Bill to remove green card country caps gets rid of “racist” immigration rules, says Utah Republican.
Calling S.386 or the Fairness for High-Skilled Immigrants Act of 2019, seeking to remove country caps on green cards, “a good bill,” Republican Senator Mike Lee has advocated its early passage.
The Utah lawmaker spoke about the bill and the issue of green card backlog at two town halls on Wednesday at Farmington and Draper cities in his home state.
With about 300,000 Indians currently waiting for a green card, the community members were eager to hear more about the future of the billâ€™s passage going forward.
However, some anti-immigration groups are also resentful about the bill which they feel gives an unfair advantage to Indians and negatively impacts American diversity.
Senator Lee patiently explained why he thought S.386 was a good bill and why people should not go by misinformation and rumors surrounding it online and otherwise.
To bring home how current US immigration laws impact individuals differently based on the country of their birth, he cited an example of immigrants from Germany and India.
â€œImagine that immigrant A and immigrant B have identical resumes, identical family circumstances, identical incomes, identical background checks,” Lee said.
“The only difference between immigrant A and immigrant B is that immigrant A is from a smaller less populated country letâ€™s say Germany and immigrant B is from a large and heavily populated country letâ€™s say India.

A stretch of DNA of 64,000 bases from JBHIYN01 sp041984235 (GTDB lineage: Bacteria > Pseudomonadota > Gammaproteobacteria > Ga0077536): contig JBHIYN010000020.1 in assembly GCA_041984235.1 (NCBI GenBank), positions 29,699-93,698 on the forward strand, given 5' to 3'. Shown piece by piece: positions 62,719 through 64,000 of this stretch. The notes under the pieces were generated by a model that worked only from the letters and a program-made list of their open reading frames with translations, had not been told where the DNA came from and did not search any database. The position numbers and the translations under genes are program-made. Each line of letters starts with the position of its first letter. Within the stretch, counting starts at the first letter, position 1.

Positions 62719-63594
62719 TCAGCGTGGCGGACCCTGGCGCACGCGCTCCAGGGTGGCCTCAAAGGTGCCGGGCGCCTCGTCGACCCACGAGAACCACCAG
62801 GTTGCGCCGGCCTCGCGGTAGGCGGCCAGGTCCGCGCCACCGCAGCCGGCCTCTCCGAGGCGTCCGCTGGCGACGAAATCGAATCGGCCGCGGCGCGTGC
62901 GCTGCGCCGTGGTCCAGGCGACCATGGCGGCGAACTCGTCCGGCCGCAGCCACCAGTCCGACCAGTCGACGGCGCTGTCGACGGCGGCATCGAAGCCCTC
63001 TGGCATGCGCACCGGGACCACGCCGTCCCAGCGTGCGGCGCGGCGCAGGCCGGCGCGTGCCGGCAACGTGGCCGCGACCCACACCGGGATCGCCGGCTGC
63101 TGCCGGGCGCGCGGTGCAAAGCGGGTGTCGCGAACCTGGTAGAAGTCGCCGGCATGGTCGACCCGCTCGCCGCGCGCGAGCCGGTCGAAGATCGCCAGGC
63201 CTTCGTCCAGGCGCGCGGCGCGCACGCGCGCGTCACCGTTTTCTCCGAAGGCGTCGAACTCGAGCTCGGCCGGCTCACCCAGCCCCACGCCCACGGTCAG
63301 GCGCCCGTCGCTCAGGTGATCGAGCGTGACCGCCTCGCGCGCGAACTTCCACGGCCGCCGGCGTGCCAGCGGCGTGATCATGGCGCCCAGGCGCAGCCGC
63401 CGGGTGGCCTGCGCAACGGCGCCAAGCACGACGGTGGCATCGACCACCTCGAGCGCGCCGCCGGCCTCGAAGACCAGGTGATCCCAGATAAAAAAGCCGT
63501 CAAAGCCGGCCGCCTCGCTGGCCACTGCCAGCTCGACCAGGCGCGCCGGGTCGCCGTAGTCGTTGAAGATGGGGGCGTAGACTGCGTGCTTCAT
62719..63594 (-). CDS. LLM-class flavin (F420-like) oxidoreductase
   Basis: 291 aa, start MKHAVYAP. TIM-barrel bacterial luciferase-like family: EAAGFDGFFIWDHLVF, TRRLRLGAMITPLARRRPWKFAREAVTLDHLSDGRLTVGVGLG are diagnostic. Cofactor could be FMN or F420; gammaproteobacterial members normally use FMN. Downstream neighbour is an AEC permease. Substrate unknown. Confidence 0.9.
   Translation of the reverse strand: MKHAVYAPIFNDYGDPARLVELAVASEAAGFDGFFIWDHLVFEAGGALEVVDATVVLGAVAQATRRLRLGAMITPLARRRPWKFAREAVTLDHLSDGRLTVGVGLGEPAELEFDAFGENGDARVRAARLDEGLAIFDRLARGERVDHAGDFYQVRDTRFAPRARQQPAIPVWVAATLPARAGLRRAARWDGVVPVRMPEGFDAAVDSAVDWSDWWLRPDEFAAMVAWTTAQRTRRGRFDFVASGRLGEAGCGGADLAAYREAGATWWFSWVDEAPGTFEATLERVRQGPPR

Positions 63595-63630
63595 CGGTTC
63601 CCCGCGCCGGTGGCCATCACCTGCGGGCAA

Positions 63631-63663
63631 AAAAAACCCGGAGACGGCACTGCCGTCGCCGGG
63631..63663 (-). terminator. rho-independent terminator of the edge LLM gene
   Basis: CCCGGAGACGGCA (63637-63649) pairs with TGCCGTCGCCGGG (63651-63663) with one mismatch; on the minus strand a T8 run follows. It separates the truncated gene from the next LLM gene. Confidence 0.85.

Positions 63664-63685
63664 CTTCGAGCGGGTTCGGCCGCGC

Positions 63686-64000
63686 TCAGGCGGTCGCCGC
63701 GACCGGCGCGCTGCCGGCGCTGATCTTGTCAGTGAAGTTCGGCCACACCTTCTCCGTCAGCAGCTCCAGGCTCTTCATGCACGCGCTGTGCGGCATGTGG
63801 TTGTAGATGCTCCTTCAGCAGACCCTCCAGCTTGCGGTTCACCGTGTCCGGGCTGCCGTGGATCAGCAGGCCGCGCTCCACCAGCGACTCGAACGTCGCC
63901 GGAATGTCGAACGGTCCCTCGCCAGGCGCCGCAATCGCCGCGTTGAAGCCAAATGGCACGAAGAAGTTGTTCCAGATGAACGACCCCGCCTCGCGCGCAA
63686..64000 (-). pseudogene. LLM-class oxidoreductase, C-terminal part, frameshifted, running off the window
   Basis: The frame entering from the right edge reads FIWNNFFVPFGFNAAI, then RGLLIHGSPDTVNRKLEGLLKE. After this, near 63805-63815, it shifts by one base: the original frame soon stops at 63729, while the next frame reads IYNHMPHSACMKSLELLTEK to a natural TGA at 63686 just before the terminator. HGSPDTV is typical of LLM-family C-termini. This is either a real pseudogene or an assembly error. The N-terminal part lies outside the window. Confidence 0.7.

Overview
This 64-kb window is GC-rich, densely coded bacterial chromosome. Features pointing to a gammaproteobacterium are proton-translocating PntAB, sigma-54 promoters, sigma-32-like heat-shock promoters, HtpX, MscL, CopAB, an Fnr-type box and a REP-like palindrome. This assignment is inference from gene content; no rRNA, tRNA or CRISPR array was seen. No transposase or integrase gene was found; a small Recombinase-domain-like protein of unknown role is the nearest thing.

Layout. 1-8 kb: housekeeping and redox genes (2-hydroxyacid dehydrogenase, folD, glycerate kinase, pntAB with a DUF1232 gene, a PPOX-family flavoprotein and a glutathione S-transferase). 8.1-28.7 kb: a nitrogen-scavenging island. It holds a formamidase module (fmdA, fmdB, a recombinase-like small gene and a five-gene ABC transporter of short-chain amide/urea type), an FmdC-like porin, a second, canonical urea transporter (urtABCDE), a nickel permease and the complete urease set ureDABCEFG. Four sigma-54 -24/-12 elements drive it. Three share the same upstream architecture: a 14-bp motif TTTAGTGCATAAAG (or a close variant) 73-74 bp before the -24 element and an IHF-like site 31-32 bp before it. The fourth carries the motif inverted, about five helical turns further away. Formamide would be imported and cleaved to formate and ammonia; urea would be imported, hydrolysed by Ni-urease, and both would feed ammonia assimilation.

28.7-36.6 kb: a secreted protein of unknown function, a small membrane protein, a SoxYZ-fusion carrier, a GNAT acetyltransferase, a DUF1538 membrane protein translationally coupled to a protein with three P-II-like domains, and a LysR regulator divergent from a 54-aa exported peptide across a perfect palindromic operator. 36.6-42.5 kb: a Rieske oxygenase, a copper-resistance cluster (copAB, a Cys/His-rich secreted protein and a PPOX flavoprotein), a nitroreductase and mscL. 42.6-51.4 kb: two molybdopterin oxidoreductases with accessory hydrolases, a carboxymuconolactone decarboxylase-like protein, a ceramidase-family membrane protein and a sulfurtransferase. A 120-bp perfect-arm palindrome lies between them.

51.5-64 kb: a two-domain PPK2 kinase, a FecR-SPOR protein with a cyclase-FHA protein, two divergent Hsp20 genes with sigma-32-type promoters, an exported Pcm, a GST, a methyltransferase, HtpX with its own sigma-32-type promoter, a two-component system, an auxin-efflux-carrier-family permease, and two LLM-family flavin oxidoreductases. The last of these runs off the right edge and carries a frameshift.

“Immigrant A who might have applied will get his visa within 12 months. Immigrant B will be on a waiting list for probably 20 years,” Lee said. “This is wrong.â€
Noting that the current law dates back to 1950s, Lee minced no words in calling it “racist.”
â€œThis is the word I hesitate in using and I use it very sparingly but I am going to use it here â€“ it is racist,” he said.
“There is no good reason for us in this day and age in 2020 to be allocating employment based visas based on country of birth,â€ Lee said.
â€œA few decades ago, we had people who were making this decision who said, look we donâ€™t want too many people coming from one country. In my view that was probably code for we donâ€™t want too many people who donâ€™t look like us.”
“Thatâ€™s wrong. We gave up that kind of thinking long time ago in this country,” Lee said. “Thatâ€™s all this bill does. It gets rid of that.â€
On the green card backlog issue, Lee said, â€œYes there is a backlog. Why? Because people from India are having to wait for 20 years compared to identically situated Swedes or Germans who get it within a year.
“So, yes there is a backlog. But this (S.386) deals with that backlog. But it does not increase the total number of immigrants and visa holders.”
â€œThere are a lot of rumors on the internet about this bill, a lot of them online and a lot of them make utterly false accusations about this bill,” he said.
Asking people not to pay heed to internet rumors about S.386, Lee declared, â€œItâ€™s a good bill and it needs to pass.â€
The newly passed H.R.1044 raises caps for family-based green cardsÂ (July 10, 2019)
Trump talks about changes in H-1B Visa, including a possible citizenshipÂ (January 11, 2019)
Trumpâ€™s tweet on H-1B and path to citizenship evokes lukewarm responseÂ (January 12, 2019)
The unstable life of Indians on H-1B visa in the US due to visa renewal policyÂ (October 28, 2016)